8 December 2015
WRIGHT, Orville. Typed letter signed (“Orville Wright”) to Senator Hiram Bingham, Dayton Ohio, 24 March 1928. Folio, 1.½ in immaculate condition. [With:] Printed H.J. Res. 224...Joint Resolution “To ascertain which was the first heavier-than air flying machine.” 3pp. incorporating the 20-line text of the resolution.
THE IMPORTANT POINT AT ISSUE IS AS TO WHO WAS THE INVENTOR OF THE FIRST SUCCESSFUL FLYING MACHINE
A thoughtful letter regarding the so-called McSwain resolution, H.J. Res.224, intended "to ascertain which was the first heavier-than-air flying machine" (a printed copy of the resolution accompanies the letter). Wright explains: "I have your letter...asking whether I still think the passage of the McSwain Resolution is needed in view of the action taken by the Board of Regents of the Smithsonian Institution on March 15th. It makes me believe more than ever that it is needed. The resolution indicates that the same policy is going to be pursued in the future as has been in the years past. It is apparent that the resolution, passed just on the eve of the hearing of the McSwain Resolution, was purely for the purpose of having this investigation dropped; and it seems to have had the desired effect.
"The resolution gave the impression to many throughout the country that the Smithsonian Regents had made an important concession in an endeavor to smooth out the differences between that Institution and myself. The statement evidently was intended to give this impression. You seem to have been one of those so misled. The resolution made no concession whatever and did not touch on any point at issue. The point as to whether my brother and I were the first to fly had never been questioned by the Smithsonian. The present label on the Langley machine clearly states this. The important point at issue is as to who was the inventor of the first successful flying machine. The Smithsonian for the past seventeen years has kept up a constant propaganda to take the credit for this away from my brother and myself. It has done this partly through some actually false statements and partly through statements so cunningly worded as to give a false impression without actually being false in themselves. This last resolution is a fair sample. It certainly can not be considered ingenuous....Such practice as this is beneath the dignity of a scientific institution, such as the Smithsonian purports to be, and such conduct on the part of an institution administering government bureaus with government funds certainly needs investigation by the Government.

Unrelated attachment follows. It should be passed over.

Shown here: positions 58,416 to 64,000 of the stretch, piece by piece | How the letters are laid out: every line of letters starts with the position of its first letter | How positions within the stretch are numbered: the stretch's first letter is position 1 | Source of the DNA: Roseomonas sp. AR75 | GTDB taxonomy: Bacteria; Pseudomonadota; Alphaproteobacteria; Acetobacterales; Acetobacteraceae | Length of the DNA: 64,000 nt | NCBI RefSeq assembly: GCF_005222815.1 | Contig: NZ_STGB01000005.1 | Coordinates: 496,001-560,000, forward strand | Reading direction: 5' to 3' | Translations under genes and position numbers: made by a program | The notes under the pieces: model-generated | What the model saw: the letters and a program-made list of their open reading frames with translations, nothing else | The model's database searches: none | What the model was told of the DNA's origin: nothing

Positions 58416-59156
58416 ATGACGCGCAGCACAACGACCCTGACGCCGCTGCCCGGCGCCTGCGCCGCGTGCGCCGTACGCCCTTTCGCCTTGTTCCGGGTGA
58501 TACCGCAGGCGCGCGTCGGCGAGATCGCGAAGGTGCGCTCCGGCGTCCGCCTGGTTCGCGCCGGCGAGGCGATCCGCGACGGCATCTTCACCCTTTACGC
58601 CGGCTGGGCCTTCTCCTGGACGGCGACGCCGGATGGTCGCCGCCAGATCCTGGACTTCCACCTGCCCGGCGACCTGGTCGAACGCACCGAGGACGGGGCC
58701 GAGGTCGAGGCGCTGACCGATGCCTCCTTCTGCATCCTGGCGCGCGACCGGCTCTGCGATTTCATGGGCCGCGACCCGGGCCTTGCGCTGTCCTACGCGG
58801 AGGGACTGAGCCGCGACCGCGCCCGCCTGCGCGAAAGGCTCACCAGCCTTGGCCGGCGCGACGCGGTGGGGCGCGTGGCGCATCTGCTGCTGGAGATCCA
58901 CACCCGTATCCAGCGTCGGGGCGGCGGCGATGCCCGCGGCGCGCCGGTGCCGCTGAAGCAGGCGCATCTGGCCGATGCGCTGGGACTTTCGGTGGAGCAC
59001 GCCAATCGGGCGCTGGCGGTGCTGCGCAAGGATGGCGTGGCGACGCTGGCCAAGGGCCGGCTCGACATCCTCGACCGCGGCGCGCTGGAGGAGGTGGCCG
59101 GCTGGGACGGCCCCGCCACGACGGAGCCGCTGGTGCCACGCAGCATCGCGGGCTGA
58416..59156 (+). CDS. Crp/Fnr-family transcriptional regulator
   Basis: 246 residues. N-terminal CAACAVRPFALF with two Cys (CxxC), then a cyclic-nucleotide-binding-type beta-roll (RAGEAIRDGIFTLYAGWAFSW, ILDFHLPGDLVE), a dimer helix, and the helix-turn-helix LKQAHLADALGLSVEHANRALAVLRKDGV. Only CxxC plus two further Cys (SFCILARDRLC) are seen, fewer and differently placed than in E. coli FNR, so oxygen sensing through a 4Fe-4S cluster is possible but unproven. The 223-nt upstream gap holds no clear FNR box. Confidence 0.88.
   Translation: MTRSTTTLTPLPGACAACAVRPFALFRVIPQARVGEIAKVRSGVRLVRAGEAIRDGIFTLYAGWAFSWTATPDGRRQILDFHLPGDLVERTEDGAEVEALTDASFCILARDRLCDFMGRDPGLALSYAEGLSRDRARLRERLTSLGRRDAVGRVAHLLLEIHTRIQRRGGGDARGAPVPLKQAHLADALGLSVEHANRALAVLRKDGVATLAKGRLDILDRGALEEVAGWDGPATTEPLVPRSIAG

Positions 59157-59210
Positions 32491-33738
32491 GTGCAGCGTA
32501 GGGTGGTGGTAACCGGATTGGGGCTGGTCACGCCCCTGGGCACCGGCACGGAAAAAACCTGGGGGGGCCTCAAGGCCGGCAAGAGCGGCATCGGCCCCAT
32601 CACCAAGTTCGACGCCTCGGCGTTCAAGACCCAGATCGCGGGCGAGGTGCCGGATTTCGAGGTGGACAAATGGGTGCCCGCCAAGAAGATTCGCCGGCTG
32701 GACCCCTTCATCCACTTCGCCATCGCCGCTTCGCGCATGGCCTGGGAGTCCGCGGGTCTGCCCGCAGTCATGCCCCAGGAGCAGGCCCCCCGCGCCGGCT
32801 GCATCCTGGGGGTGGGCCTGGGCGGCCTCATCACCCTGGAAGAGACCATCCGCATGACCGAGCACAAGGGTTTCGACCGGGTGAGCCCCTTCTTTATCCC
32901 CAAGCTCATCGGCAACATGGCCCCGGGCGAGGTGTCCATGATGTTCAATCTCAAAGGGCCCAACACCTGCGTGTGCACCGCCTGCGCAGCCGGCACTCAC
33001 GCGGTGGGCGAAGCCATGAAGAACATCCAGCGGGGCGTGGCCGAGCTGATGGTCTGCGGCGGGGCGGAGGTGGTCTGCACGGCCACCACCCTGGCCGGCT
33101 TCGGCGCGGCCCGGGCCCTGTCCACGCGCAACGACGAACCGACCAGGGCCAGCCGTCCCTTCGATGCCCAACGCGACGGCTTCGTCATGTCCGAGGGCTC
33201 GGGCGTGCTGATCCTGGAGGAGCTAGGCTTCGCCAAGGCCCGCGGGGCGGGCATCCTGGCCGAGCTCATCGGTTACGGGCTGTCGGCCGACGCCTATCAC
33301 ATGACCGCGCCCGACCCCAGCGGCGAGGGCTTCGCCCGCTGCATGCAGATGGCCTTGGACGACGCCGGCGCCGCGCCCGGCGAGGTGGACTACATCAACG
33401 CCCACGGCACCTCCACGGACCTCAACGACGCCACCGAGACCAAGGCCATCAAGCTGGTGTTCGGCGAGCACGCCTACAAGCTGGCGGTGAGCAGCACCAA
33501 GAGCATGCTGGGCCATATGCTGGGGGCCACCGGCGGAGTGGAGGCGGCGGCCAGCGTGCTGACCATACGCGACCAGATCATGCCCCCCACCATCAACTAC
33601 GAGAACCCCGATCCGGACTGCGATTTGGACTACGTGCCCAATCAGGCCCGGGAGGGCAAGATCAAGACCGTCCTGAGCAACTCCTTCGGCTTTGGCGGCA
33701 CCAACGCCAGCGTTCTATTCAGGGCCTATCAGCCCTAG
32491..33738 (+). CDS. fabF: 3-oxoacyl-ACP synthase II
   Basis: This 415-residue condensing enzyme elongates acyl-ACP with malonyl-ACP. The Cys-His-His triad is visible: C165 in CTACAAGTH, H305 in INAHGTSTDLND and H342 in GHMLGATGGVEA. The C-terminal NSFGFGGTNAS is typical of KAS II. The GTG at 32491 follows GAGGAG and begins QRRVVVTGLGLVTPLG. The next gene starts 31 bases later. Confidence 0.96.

"A good many people do not seem to grasp the difference between the first man-carrying flying machine and the first man-carrying machine to fly. There may be a big difference. Our pride was in producing the first man-carrying flying machine rather than in producing the first man flight. Wilbur and I did not take nearly so much pride in the fact that we were the first to fly as we did in the fact that we were the first to have the scientific data from which a flying machine could be built. I have never thought for an instant that I made the first flight. There were thousands of men who could have taken our 1903 machine into the air for the first flight; but I believe there was no one else in the world at that time beside Wilbur and myself that had the scientific data for building a machine that would fly."
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